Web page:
Abortions after 6 weeks of pregnancy resume in Texas after judge blocks new law
Abortion after six weeks of pregnancy resumed in some parts of Texas Thursday, hours after a federal judge halted enforcement of the state’s near-total ban on the procedure.
For a little more than a month, providers had been forced to turn away patients seeking abortions once embryonic or fetal cardiac activity can be detected, facing the threat of litigation and significant fines for violations.
But late Wednesday, a federal judge in Austin temporarily blocked enforcement of the state’s new restrictive abortion law.
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In the hours that followed, staff at Whole Woman’s Health started to contact patients from a waitlist they have maintained since Senate Bill 8 went into effect on Sept. 1. On Thursday morning, the provider begin performing abortions that otherwise would have been prohibited by the law.
“There’s actually hope from patients and from staff, and I think there’s also a little desperation in that hope,” said Amy Hagstrom Miller, chief executive officer of Whole Woman’s Health. “Our staff and our community understands that this opportunity to care for people may be short-lived.”
One hour after U.S. District Judge Robert Pitman issued his preliminary injunction, state officials said they planned to appeal the decision to the conservative U.S. 5th Circuit Court of Appeals. From there, it could land before the U.S. Supreme Court, which previously declined to intervene and stop the law from going into effect.
Under SB 8, passed with overwhelming Republican support earlier this year and signed into law by Gov. Greg Abbott, abortions are prohibited after six weeks of pregnancy, but the state is not allowed to enforce the prohibition as it would other state laws. Instead, SB 8 allows any private individual to sue abortion providers or any person who is seen as aiding and abetting procedures that violate the law. Successful litigants can collect $10,000.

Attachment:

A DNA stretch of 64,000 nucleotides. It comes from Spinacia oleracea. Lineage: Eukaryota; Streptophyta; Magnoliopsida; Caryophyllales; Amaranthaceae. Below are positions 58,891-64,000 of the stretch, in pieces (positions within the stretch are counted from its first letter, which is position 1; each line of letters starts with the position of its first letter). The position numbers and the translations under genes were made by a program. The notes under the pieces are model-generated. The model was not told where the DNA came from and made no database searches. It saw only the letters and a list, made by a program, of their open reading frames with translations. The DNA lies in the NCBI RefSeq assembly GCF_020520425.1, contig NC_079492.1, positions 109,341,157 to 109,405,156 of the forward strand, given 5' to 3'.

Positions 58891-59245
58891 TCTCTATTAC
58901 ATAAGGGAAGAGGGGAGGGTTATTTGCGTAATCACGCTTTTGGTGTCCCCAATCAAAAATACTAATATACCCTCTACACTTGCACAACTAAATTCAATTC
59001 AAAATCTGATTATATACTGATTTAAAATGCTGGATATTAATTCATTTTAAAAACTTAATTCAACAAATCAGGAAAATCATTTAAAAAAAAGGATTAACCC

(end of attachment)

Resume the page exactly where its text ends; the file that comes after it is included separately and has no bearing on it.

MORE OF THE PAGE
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Major abortion providers in the state, including Whole Women's Health and Planned Parenthood, said they were complying with the law after its implementation, citing concerns about protecting doctors and staff from what they see as lawsuits filed by vigilantes.
And even now that the law has been halted and some abortions have resumed, the future of access remains murky.
As the law is written, providers could be liable for procedures performed while under a court order blocking the law.
Dig deeper: Does the Texas abortion law protect victims of sexual assault?
Hagstrom Miller declined to offer specifics on how many people were on the waitlist, which clinics were resuming the procedure or how many patients had received care since the law was struck down.
She said sharing those details could allow "our opposition to sort of narrow down to any physician or any location, because we anticipate quite a bit of opposition here."
Leaders from across Planned Parenthood's Texas properties issued a joint statement on Thursday saying Pitman's order is an "important first step toward restoring abortion access in Texas, but the fight is not over."
“People seeking an abortion should call our health centers so we can discuss their options," the statement reads. "We are regularly assessing what’s possible during this period of uncertainty but, given the state's appeal, our health centers may not have the days or even weeks it could take to navigate new patients through Texas’s onerous abortion restrictions."
While SB 8 was in effect, abortion providers in Texas reported a decline in patients seeking care and said they fielded calls daily from people confused about the parameters of the law. Staff helped connect people with providers outside of the state, but appointment slots at clinics in Oklahoma, New Mexico and Louisiana quickly filled up.
Hagstrom Miller said Thursday that there were no open appointments in Oklahoma until November, and Louisiana clinics were booked for the next six weeks.
This article originally appeared on Austin American-Statesman: Abortions resume in Texas after federal judge blocks new law
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